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High Lonesome Sound

Fiddlin'AroundThere’s a feeling that can quietly creep over us and which is painful, but also kind of unique to each of us, which makes it even more powerful. I’m talking about being lonesome. Some sounds and musical efforts to explain this isolating and singular sorrow do better at defining this very un-definable word than words ever could. Musical sounds that can’t be described very well but we all know what they ‘feel’ like. Lonesome is the sound of one trumpeter playing taps in a quiet graveyard. Lonesome is the sound of an unseen paddle wheeler blowing its steam whistle to warn other boats on a foggy and dark Mississippi River. Lonesome is a train whistle somewhere in the distance on a hot summer night. Lonesome is Carlos Santana’s distinctive guitar echoing through a hushed and reverent stadium before the rest of the band kicks in. Lonesome is hearing two coyotes (some Native Americans called them ‘song dogs’) singing to each other across a vast mountain meadow. Lonesome is the sound of a frightened kitten abandoned in an urban alley. The great and often troubled Hank Williams wrote a song called I’m So Lonesome I Could Cry in the 1940s that perhaps says it best:

Hear the lonesome whippoorwill, he sounds too blue to fly. The midnight train is whining low, I’m so lonesome I could cry. I’ve never seen a night so long, when time goes crawling by. The moon just went behind a cloud, to hide its face and cry. Did you ever see a robin weep, when leaves begin to die? That means he’s lost the will to live—I’m so lonesome I could cry. The silence of a falling star, lights up a purple sky. And as I wonder where you are, I’m so lonesome I could cry.”

This must be a universal feeling, ‘cause look at the musicians who have recorded this song—Leon Russell, Ray Charles, Dean Martin, Johnny Cash, Marty Robbins, Al Green, B.J. Thomas, Freddy Fender, Bob Dylan, Wynonna Judd, Little Richard, Elvis Presley, Pat Metheny, Jerry Lee Lewis, The Cowboy Junkies and a whole bunch of modern punk rockers. Feeling lonesome isn’t the same as being sad, and it’s not even necessarily about being alone. It can be because you’re missing someone you’ve lost, or because you’re missing something you never had. It doesn’t have to throw you into a full-blown depression, but it’s not exactly a light-hearted happy feeling either. It’s something you are all by yourself, yet we all feel that way sometimes. Any one line of Hank’s tells us more than the lame-ass definitions I found in reference books—being dejected because of lack of companionship, or depressed at lack of friends, or desolate, or remote, or secluded from society, or conscious of one’s solitude. Nah, being lonesome is somethin’ Hank knew about and it’s as simple as a robin in winter or a silent falling star. And think about this—the word lonesome has no opposite in the dictionary.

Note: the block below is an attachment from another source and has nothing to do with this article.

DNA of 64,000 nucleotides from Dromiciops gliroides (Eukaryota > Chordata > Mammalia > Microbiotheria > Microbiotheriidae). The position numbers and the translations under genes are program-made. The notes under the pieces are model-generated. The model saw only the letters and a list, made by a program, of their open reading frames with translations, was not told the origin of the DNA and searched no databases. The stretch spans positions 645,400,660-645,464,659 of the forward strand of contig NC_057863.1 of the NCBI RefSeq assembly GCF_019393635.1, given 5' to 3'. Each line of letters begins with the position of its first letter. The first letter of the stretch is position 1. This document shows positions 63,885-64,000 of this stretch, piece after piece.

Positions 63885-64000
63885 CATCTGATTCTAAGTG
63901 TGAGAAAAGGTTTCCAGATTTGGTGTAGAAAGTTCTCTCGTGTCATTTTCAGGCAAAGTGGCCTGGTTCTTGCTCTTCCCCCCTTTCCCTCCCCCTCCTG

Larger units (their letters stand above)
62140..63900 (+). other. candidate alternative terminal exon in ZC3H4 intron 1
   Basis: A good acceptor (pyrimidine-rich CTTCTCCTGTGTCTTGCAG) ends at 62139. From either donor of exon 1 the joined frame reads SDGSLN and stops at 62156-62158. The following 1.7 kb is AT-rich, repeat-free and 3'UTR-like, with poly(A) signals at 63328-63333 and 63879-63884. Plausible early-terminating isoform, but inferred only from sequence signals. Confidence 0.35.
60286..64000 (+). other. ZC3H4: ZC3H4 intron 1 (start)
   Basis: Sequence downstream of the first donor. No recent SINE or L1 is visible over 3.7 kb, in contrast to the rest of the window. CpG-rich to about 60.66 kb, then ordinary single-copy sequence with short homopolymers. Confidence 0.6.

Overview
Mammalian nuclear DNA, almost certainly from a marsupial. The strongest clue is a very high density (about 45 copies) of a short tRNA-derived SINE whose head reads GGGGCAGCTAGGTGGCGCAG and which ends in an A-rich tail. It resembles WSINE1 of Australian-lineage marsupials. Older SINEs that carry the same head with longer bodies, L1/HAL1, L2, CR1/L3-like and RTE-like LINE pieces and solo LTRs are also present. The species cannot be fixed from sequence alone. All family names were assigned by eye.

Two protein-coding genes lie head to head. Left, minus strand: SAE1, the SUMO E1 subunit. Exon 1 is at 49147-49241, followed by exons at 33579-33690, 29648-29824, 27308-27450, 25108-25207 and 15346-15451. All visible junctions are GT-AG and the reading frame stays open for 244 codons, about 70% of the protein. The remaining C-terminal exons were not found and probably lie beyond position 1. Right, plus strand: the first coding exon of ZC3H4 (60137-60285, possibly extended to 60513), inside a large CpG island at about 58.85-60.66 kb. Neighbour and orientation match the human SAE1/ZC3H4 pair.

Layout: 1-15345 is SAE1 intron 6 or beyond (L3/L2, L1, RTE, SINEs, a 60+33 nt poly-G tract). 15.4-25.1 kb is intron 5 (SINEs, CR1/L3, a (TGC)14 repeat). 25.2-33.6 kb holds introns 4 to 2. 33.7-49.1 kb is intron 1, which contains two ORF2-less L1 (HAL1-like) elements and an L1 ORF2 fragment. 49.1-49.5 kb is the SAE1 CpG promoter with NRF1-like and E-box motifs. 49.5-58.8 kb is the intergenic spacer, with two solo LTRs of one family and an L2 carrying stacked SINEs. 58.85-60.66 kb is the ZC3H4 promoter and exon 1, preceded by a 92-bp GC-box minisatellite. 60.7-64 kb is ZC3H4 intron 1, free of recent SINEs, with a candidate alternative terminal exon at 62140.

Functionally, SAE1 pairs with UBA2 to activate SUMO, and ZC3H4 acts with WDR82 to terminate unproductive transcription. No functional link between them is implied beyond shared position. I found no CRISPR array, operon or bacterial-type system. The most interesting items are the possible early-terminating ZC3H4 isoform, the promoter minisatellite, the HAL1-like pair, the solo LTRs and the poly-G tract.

Ralph StanleyI found myself doing some daytime drinking at Wacky Wanda’s recently and sometime during the blurry Star Wars bar scene someone put on some ancient bluegrass music. I think there was dancing involved at some point, and certainly some attempts at singing. The next day I felt the need for aspirin and to listen to some fiddles and banjos and to the unique voice of Ralph Stanley, who had died earlier that week at the age of 89—after all, we had been toasting to him the day before. He started out with his brother in 1946 playing what he called ‘old time mountain style music’ in southwest Virginia. He played a style of banjo called ‘clawhammer’—sometimes it was called ‘frailing’, but for some reason he didn’t favor that term or in calling his music bluegrass. In his style of playing you hold your right hand in kind of a claw position and instead of using the fingers to strum upwards and the thumb to do a downbeat, the whole thing is a percussive weird downstroke. Anyway, ‘ole Ralph also had an unusual singing style, mostly singing the high parts of the vocal harmonies. In the 60’s the Stanley Brothers and later his band the Clinch Mountain Boys were exposed to new audiences on college campuses, European festivals and to folk music fans. In 2000 he won a Grammy for his a cappella version of O Death, which was featured in the excellent soundtrack of the surprise hit movie O Brother Where Art Thou? Another gone but not forgotten unusual roots musician—look him up on the internet and check out his lonesome sound.